Recovering from a recent knee injury, I decided to take my camera this past weekend and go to one of our local parks and take a hike down one of its many trails. The park is bordered on one side by a huge lake and has several smaller lakes in the interior. The day was beautiful and a nice change from our stormy weather of late. Bright blue morning sky, lots of activity around the lake edges.
Because I was walking so slowly I was not disturbing the early morning feeders - I captured some nice pics of dragonflies, marsh rabbit, herons and egrets and numerous butterflies. However, when I was coming back down the trail that edged the larger lake, I heard the distinctive call of an eagle. It is a loud call, but many people believe that the redtail hawk's piercing territorial call is the sound of an eagle thanks to Hollywood. The eagle's cry is loud also, but not as long or piercing. Definately distinctive - once you hear it, you never forget it.
I quickly scanned the horizon and finally spotting him soaring horizontally to me - calling out the entire time. I brought my camera up but realized that he was too far away for a decent shot - and then something amazing happened: for whatever reason, the eagle made a sweeping 90 degree turn and came straight towards me! I kept the camera focused on this magnificent bird and took continous images as passed right over my head - I have had eagle encounters before, but not like this one!
Heart racing, I walked down the trail to see where he went, when he came back again - passing right overhead and back out over the lake. I watched him until he was a dot in the sky and thanked Creator for sending me such a magnificent bird!! Native Americans hold the eagle sacred and say that he is a messenger from Creator. I have no doubt this bird had a message for me - and my spirits were instantly lifted - injured leg forgotten as I could not wait to get home and tell my husband and friends about my encounter!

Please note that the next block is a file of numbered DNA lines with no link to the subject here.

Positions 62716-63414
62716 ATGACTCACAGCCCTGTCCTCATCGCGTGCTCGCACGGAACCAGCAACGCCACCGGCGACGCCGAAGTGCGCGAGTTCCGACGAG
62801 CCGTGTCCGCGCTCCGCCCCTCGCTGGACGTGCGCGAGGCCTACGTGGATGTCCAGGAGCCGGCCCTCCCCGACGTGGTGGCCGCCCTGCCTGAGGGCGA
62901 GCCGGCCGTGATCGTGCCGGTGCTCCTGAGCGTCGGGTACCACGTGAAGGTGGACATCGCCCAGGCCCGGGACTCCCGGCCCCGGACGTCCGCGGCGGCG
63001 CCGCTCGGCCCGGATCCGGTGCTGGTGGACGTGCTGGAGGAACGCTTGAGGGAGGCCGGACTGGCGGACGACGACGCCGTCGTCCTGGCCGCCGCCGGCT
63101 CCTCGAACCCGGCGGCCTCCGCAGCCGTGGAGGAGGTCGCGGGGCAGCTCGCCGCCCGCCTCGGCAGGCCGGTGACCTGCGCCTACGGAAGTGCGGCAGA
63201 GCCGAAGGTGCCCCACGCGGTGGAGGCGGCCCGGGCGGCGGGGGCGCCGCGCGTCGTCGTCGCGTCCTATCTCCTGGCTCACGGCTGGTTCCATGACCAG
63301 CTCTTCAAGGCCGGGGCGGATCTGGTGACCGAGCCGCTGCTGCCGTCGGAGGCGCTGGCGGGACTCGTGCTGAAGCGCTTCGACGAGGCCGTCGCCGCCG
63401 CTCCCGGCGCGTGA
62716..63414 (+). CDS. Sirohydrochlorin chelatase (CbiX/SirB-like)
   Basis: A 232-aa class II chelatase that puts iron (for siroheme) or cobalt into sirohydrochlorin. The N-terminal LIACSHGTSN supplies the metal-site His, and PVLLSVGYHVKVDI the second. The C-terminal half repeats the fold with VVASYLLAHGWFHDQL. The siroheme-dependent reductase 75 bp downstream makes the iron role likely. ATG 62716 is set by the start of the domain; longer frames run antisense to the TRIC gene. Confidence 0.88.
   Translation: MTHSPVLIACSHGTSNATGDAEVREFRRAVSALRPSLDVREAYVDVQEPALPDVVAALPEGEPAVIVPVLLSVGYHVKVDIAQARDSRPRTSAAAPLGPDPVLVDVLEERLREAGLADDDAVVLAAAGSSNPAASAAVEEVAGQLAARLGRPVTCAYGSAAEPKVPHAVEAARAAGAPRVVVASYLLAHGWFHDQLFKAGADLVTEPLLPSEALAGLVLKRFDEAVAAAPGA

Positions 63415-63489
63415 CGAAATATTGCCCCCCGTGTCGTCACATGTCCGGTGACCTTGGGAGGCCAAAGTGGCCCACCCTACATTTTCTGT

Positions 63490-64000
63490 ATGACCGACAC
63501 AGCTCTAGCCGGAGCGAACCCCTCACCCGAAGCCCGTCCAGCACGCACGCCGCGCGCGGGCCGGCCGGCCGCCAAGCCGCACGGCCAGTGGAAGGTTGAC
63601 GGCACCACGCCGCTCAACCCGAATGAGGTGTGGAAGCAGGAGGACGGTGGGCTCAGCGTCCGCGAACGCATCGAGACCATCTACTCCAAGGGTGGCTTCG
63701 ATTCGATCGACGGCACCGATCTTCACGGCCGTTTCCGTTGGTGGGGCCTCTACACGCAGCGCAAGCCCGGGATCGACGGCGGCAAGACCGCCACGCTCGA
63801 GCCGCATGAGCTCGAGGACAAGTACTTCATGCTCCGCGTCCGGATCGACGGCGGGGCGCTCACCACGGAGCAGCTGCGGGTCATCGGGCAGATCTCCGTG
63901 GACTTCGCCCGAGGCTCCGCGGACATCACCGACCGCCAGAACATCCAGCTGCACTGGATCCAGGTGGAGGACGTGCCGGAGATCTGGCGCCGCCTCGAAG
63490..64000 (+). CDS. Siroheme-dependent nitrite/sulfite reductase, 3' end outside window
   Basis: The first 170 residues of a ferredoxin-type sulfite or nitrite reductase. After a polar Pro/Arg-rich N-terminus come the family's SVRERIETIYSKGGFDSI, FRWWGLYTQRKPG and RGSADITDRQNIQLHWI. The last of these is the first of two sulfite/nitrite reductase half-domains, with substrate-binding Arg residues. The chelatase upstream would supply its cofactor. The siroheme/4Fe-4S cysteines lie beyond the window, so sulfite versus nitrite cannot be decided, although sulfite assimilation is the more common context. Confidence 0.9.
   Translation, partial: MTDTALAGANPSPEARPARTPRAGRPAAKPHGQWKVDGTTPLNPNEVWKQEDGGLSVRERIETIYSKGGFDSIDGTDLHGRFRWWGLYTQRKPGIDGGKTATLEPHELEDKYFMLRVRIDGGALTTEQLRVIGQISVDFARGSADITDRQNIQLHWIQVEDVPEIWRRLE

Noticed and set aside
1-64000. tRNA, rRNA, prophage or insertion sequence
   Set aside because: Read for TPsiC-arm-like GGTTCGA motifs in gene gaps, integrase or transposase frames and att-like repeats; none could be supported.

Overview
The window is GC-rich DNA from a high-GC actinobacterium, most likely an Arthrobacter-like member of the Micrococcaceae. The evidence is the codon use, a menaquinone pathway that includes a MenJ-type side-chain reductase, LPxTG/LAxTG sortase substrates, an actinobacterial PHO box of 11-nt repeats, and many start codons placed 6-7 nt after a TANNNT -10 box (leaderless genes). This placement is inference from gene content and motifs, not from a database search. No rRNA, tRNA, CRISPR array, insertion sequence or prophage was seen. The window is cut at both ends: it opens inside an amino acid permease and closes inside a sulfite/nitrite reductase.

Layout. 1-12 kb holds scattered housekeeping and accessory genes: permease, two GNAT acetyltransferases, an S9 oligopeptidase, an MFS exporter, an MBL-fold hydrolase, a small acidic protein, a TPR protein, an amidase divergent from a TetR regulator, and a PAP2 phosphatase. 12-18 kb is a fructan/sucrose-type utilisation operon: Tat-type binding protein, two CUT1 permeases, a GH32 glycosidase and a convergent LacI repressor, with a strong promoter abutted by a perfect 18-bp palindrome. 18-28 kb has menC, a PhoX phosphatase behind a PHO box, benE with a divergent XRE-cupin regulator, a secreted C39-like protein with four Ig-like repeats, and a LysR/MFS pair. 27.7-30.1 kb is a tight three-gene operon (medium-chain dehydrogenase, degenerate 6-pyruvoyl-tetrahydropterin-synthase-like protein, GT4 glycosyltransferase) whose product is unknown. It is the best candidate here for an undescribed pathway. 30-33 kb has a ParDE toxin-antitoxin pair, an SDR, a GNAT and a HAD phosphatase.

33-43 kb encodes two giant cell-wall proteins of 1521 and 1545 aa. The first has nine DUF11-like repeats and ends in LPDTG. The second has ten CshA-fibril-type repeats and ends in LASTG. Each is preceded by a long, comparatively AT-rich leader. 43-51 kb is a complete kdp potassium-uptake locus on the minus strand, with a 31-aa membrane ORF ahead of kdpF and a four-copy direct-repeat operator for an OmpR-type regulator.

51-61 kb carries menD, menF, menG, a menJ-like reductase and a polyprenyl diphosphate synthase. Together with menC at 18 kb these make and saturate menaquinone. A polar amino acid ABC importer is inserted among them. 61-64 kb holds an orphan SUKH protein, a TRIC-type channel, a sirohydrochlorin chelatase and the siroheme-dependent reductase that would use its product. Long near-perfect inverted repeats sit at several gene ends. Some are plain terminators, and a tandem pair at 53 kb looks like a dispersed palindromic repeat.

This was one of those moments that will never be forgotten. I will carry the image and sound of this beautiful eagle in my heart forever!
NOTE: The eagle I saw was a juvenile - bald eagles do not get their classic white tail feathers and all white head until maturity - usually about age four or five. That is why so many mistakenly identify them as hawks when they are soaring up in the sky.
A very great vision is needed and the man who has it must follow it as the eagle seeks the deepest blue of the sky. - Crazy Horse
|Posted on August 1, 2011 at 6:48 AM|
The day was overcast and rainy, but the rain stopped just long enough for a late afternoon photoshoot with one of our good friends, John Hartung of Artthatsmiles.com. John is a professional photographer and when he is home visiting in between art shows and events we always try and get together. We told him about the nesting colony of 200+ black skimmers behind the Suncoast Seabird Sanctuary on Indian Shores, so we met him there and found him doing what he does best: down on the sand getting a better perspective of the birds.
The juvenile black skimmers were actively feeding, flying and skimming along the shore line, although the parents were still bringing fish back for them. It was so exciting to see healthy birds and it was just a few short weeks ago that we had taken pictures of the nestlings and eggs. Now they are sporting flight feathers and have grown so much bigger. Soon, they will be on their own - nature is amazing!
While photographing the skimmers, I noticed an odd pair of terns - not common terns or royal terns, but one of them as immature pestering the older one for food similar to the black skimmer behavior. The older one had a pale yellow tip on the end of its beak. When I got home I looked them up online and they were sandwich terns - commonly seen on marine coasts of the southeastern United States and the Caribbean, the Sandwich Tern is readily identified by its shaggy crest and yellow-tipped black bill.
As sometimes happens when on photoshoots with John, the sky was cloudy and threatening rain, but one of his favorites sayings is: “It will clear up… really!” And despite the cloudy weather, we all enjoyed a great afternoon with nature and sharing stories - thanks John!!
A good friend is a connection to life - a tie to the past, a road to the future, the key to sanity in a totally insane world. ~ Lois Wyse